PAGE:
6. Never apologize.

When you apologize for raising your prices, it makes you feel like you did something wrong and you have to defend it, and #2, it makes your customer feel like you did something wrong! It makes you both feel icky, so best is just don’t do it.

If on a rare occasion someone objects to a price increase, I respond in a way that fits the situation best – I may say, “I completely understand your objection; our products and our prices won’t work for everyone.”

I always go back to the fact that if I don’t charge sustainable prices, then I won’t be around to serve anyone in a year or two, like 98% of all other raw milk producers around me. Then I leave customers scrambling to find another source for their farm-fresh products they so dearly love.

When you incorporate these six steps into your business, you’ll feel incredible support from your customer base when you have to increase your prices. They feel loyal and are 100% supportive of a price increase.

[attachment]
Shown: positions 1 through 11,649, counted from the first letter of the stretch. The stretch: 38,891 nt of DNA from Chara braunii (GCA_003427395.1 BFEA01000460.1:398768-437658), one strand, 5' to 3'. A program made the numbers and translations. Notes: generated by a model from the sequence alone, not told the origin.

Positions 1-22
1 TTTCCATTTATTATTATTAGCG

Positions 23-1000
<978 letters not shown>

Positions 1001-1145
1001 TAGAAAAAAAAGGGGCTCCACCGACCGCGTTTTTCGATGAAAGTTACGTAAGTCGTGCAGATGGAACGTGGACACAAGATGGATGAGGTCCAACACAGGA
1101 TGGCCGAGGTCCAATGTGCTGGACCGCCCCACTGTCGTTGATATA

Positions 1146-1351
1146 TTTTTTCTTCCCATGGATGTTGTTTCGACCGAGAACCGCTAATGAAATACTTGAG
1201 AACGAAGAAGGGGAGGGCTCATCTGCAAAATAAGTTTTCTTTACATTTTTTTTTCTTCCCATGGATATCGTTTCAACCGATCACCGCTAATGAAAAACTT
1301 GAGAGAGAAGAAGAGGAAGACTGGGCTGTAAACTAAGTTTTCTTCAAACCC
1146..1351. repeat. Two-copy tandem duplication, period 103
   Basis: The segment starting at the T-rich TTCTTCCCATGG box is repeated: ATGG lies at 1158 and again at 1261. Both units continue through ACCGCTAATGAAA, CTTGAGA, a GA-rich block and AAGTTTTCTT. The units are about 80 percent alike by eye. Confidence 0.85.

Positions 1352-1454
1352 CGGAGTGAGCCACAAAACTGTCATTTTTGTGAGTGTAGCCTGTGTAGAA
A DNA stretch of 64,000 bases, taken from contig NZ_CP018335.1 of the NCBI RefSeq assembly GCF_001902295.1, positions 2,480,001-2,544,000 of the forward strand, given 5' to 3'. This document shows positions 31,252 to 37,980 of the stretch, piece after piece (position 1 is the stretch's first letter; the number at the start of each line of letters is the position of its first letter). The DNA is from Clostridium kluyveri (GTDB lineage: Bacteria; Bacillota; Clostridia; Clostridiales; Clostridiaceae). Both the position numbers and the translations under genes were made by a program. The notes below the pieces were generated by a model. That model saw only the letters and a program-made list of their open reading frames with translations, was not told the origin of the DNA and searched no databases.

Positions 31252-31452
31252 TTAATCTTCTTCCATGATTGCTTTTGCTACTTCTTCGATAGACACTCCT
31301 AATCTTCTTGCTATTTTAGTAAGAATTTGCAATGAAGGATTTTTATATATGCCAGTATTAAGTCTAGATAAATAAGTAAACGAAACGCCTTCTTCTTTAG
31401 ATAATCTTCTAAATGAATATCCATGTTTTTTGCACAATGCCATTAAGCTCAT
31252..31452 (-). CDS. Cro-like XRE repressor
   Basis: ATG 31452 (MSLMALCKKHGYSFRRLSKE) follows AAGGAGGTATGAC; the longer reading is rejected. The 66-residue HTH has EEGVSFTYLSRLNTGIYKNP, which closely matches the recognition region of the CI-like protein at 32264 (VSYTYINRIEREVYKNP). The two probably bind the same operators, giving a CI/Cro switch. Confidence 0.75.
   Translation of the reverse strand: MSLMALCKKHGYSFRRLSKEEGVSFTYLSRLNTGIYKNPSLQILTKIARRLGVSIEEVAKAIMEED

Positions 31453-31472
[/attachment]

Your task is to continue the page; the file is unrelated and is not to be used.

Forward this post to the farmers you know who need a little nudge to find the confidence to price their products sustainably so we keep our farmers in business!!

Make sure your prices are sustainable – sign up for the free course today:  “Price for Profit”

{ 1 comment… add one }
  • Erin Colafrancesco January 31, 2018, 7:55 am

    Though I do not know Charlotte, I have followed her blogs and read her new book, Farm Marketing from the Heart, and have already began to put into practice her simple yet effective marketing plans, BEFORE I’ve started selling our heritage meats, milk, honey, etc. A lot of what she writes seems like common sense, but it feels great to have the numbers, words and encouragement right in front of you. She is a great example of what she writes: It seems like all of her emails were written for me personally. Thank you. (We do have a website, oldcenturymeats.com, but we are totally revamping it now. The existing one was done by someone else and it’s honestly a little embarrassing after reading your book. Now, I am in the process of creating my own…geared to my “dream customer.” Thank you.)